Ecotourism is an integral part of the tourism industry in Peru. Considering the wealth of natural resources and historical attractions, it is critical that sustainable tourism is a focus of the industry. Ecotourism in Peru is a diverse segment of the industry, and includes conservation and preservation efforts of historical landmarks, nature, and communities, through economic and socio-cultural initiatives and dedicated tour operators.
You can’t talk about Peru’s tourism industry without discussing Machu Picchu. 2011 marks 100 years since American explorer Hiram Bingham was led to the former Inca settlement, and tourists have been flocking to the site ever since. Between hikers on the Inca Trail and the buses navigating the switchbacks up to the site, Machu Picchu and its environs are continually carrying a considerable number of tourists. Naturally, conservation and preservation efforts at this site are critical to the future of Machu Picchu and Peru’s tourism industry.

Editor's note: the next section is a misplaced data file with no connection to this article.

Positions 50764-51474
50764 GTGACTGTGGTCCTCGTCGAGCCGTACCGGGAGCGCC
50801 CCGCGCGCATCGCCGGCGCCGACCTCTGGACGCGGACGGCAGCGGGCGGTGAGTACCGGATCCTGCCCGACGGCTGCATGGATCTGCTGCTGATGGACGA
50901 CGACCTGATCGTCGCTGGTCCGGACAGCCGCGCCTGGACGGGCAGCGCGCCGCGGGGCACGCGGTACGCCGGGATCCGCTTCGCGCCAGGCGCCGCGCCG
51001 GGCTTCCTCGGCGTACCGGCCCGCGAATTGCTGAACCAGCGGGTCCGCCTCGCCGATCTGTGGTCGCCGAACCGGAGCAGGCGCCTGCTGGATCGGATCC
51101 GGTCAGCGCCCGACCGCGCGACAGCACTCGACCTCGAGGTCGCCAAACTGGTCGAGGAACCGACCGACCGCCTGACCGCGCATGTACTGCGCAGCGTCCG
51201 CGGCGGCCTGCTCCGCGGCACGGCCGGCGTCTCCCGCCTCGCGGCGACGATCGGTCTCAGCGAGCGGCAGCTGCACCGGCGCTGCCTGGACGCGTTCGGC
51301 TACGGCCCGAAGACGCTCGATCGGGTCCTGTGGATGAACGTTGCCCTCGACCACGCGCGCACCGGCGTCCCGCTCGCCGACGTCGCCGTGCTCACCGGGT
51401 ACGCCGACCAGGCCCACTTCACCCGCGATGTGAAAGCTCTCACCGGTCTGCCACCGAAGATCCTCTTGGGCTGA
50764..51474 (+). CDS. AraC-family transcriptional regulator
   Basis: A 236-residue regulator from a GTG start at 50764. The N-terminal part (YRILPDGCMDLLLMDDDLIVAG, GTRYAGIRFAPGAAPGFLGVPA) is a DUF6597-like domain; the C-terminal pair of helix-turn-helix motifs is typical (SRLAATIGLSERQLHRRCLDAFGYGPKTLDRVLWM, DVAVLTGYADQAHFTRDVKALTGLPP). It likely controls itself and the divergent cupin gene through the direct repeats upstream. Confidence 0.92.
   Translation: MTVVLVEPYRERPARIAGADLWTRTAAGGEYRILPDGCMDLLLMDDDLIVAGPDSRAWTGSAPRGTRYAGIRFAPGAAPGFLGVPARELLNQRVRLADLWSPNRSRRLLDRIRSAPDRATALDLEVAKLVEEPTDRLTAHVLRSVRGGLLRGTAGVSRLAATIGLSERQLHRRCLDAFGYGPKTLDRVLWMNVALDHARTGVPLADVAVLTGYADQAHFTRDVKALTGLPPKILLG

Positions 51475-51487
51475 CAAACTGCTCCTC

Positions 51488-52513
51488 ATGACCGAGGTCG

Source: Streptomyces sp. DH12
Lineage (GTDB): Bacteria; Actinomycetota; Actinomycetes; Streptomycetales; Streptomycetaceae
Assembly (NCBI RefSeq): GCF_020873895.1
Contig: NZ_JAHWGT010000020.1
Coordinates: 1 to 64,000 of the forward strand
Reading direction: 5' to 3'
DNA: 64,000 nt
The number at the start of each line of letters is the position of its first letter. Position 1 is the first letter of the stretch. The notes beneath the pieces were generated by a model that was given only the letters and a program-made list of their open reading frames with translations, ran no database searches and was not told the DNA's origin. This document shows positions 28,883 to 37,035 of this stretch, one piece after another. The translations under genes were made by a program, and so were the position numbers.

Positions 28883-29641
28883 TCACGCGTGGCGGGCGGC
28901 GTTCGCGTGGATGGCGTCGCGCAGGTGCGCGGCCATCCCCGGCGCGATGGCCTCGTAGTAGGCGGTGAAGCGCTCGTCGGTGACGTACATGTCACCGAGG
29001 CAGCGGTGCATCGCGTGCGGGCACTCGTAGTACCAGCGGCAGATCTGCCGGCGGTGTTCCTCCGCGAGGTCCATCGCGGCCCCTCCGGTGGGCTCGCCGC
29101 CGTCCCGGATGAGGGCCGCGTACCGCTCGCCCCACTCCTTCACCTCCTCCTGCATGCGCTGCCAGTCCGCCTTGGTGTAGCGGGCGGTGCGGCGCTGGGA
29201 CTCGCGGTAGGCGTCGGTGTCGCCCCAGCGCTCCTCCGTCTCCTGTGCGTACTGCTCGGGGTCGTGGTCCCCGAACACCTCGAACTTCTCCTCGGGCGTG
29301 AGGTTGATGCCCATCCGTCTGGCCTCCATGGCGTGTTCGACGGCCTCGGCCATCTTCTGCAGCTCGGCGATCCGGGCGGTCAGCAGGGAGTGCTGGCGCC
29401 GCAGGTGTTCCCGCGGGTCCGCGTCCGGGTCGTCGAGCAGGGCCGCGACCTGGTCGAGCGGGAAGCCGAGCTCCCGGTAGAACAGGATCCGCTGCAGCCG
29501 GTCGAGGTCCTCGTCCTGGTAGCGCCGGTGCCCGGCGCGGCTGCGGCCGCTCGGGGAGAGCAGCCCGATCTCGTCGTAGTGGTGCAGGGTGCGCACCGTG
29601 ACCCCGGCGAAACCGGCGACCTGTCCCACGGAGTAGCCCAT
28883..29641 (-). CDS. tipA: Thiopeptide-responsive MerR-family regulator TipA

Consistently recognised as a leading ecotourism destination, Machu Picchu is a destination focused on sustainability and cultural and environmental preservation. The site continues to be closely monitored for degradation and the effects of human influence, and access to the site is through highly controlled means. There are strict regulations on behaviour on the Inca Trail as well as in Machu Picchu, commanding respect and awareness of the fragility of the site due to human visitation. Additionally, Machu Picchu is home to a number of Peru’s exceptional natural species, all of which require their natural environment to be considerate and undisturbed.
Nature: Flora and Fauna
Peru is home to some pretty spectacular natural attractions. Birdwatching is a treat in Peru, particularly because of the mighty condor, an iconic and mammoth bird often spotted in the Colca Canyon. With more bird species than North America and Europe combined, Peru is a haven for birdwatchers and nature lovers. Similarly, orchid lovers will thoroughly enjoy Peru and its approximately 3,000 species of orchids, scattered in plates like Huanuco, the Cordillera Blanca, Callejon de Huaylas valley, the Chanchamay valley, and Machu Picchu.